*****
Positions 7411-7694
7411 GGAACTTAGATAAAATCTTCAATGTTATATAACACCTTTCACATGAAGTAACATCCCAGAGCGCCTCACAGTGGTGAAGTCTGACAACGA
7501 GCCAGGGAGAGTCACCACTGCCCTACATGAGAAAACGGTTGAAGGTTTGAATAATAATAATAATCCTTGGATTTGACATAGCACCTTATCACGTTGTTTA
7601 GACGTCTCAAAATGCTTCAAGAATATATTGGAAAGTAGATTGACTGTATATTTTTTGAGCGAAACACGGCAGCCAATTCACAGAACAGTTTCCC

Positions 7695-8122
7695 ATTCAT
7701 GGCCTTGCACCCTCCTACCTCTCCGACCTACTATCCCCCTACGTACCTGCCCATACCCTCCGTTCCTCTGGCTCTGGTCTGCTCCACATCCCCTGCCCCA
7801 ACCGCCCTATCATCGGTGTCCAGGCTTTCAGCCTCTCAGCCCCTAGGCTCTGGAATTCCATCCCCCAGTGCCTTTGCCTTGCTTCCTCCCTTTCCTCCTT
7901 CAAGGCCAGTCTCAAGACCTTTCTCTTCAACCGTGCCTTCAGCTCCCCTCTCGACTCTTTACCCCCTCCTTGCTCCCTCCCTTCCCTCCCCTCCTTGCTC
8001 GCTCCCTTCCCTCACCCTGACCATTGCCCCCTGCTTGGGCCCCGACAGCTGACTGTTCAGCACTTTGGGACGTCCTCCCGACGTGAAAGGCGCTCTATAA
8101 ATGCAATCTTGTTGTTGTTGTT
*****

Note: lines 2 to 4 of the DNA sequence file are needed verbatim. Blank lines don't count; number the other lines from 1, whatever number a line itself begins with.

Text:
7411 GGAACTTAGATAAAATCTTCAATGTTATATAACACCTTTCACATGAAGTAACATCCCAGAGCGCCTCACAGTGGTGAAGTCTGACAACGA
7501 GCCAGGGAGAGTCACCACTGCCCTACATGAGAAAACGGTTGAAGGTTTGAATAATAATAATAATCCTTGGATTTGACATAGCACCTTATCACGTTGTTTA
7601 GACGTCTCAAAATGCTTCAAGAATATATTGGAAAGTAGATTGACTGTATATTTTTTGAGCGAAACACGGCAGCCAATTCACAGAACAGTTTCCC